It has been a long time since I was really scared at work. But I can remember a time in my early working life when I was so bloody terrified that I used to go and hide in the toilet. Or at least I would have done if there had been any room. Because I was not alone. Everyone was in there.
I worked on a daily newspaper and, every day between 10.30am and 11am, there would be at least a dozen people trying to hide in the loos to avoid being saddled with The Nightmare Task of the Day, allotted to the junior reporters after the editor’s morning conference. Most days, if you hid for long enough, it meant you dodged a bullet. If you got hit, your life was ruined for 24 hours as you were forced to do some horrific stunt task, such as dressing up as Marilyn Monroe, having your face photographed with “miracle Vaseline” smeared all over it or having hair extensions “just like Gwyneth’s”. All things that happened to me when there was no free cubicle.
A new book by a team of psychotherapists and neurologists, The Fear-Free Organization by Paul Brown, Joan Kingsley and Sue Paterson, suggests that we have three key fears at work: fear brought on by stress from overwork, the fear of being fired and the fear of being bullied. The Nightmare Task of the Day ticked all three boxes. It was a form of bullying which involved overwork. (I was in a hair salon for seven hours, people.) And it made us all terrified of being fired.
We have three key fears at work: fear brought on by stress from overwork, the fear of being fired and the fear of being bullied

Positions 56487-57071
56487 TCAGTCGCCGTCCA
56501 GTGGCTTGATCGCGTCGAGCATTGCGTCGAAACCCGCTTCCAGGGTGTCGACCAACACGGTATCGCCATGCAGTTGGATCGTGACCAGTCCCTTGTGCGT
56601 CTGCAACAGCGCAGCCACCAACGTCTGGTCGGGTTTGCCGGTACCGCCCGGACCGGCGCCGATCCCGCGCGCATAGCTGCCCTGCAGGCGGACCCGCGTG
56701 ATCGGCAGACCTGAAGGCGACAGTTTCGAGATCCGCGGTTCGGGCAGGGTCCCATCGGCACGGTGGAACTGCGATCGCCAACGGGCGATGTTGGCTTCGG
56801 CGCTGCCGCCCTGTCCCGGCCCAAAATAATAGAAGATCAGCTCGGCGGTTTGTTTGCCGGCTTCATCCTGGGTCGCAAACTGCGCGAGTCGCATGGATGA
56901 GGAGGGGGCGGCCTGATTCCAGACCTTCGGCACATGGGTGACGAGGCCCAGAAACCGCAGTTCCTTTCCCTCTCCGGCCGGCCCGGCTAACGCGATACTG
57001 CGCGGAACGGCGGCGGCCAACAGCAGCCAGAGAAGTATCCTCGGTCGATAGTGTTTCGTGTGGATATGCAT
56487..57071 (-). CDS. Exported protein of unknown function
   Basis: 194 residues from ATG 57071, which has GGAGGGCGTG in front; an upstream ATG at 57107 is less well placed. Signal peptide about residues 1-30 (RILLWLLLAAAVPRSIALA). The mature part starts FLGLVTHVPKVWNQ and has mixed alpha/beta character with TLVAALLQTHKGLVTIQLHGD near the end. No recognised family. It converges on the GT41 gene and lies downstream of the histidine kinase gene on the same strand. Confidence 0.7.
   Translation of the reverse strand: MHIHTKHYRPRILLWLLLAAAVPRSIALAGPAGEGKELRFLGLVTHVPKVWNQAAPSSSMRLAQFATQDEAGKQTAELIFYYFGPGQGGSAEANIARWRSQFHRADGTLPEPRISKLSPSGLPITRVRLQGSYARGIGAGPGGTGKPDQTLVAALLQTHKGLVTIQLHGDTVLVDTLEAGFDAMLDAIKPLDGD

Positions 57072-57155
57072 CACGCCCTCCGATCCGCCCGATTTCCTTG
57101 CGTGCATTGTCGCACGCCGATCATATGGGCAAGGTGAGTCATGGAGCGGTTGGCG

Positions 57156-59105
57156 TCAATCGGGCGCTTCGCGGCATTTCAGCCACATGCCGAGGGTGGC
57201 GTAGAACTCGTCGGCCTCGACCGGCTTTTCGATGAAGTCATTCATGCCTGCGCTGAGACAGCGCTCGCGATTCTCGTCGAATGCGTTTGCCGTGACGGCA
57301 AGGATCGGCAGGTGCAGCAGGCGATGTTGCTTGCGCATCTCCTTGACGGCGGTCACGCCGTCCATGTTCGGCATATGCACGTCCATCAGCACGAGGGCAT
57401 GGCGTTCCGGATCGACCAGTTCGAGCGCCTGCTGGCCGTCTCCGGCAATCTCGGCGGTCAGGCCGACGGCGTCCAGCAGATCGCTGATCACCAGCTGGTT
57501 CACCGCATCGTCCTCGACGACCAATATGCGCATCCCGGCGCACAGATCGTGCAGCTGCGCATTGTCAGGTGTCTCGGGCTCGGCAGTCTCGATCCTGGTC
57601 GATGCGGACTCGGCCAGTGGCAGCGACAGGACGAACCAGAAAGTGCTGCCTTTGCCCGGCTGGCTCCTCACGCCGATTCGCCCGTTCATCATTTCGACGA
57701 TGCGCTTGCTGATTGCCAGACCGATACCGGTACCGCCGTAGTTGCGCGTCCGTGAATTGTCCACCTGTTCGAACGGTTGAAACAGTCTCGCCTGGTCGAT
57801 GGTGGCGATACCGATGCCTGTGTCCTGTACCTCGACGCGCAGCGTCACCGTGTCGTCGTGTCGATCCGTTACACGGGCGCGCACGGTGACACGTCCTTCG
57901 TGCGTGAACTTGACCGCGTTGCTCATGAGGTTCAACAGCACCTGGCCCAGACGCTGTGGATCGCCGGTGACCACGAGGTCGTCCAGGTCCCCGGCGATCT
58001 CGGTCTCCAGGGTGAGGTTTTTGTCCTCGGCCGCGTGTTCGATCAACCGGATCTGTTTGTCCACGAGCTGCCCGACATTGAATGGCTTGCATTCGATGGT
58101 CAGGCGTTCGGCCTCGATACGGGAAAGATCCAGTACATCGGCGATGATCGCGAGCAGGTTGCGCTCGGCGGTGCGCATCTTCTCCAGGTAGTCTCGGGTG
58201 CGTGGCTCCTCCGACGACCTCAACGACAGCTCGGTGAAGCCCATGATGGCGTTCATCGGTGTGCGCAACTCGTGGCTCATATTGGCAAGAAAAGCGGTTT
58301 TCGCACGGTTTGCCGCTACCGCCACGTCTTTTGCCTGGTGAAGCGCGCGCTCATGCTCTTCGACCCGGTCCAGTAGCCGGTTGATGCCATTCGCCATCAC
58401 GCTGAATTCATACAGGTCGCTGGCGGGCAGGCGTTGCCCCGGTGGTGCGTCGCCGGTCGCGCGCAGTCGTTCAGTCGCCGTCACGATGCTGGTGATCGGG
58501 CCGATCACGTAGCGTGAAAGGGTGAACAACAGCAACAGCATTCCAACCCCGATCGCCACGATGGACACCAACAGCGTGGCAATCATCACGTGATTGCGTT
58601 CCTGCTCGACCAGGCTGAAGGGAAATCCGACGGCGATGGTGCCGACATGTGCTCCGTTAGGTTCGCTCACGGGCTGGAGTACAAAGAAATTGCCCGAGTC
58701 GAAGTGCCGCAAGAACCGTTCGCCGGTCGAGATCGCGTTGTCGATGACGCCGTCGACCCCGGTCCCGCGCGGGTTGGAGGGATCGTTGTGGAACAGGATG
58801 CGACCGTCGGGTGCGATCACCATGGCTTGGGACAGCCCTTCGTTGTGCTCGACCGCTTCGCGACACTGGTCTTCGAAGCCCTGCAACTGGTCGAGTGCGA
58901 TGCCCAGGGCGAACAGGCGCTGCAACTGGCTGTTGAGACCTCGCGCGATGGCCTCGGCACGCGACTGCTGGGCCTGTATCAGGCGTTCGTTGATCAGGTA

In The Fear-Free Organization, the authors argue that fear is easily triggered in the human brain “which is why it is so readily used as a management tool”. Fear is one of the emotions that incites stress and produces cortisol (the stress hormone). Fear makes people work hard and do things they wouldn’t otherwise do. The hair extensions were extremely painful and unflattering. But it also makes them do inferior work. “When fear is triggered at work,” they argue, “survival strategies take precedence over creativity, independent thinking, decision-making, attachment to the organization, and doing what’s right versus what will please the boss.”
But what can you do about this? I don’t suppose leaving a copy of The Fear-Free Organization around for your boss to read is a particularly practical suggestion. Nor is hiding in the toilet. Executive coach Russ Harris, author of The Happiness Trap, has a good trick called “expansion”. You allow yourself to feel the fear (of being bullied, of doing things you don’t want to do, of not looking anything like Gwyneth Paltrow, despite hours of expensive hairdressing) and you imagine yourself expanding so that you can fit that fear inside you.
That leaves plenty of room for other emotions and ideas like resilience, patience, anger and, in my case, nuclear rage and volcanic fury. You need to find the space for these because they will fuel what you need to do next: cope in the short-term; try and seek change where you are in the medium-term by talking to your boss; and – probably the best strategy in the long-term – find a new workplace that isn’t run on terror. What did I do? After a year, I fired myself by taking redundancy. It only took about 15 years for my self-respect to recover. Not sure my roots ever have.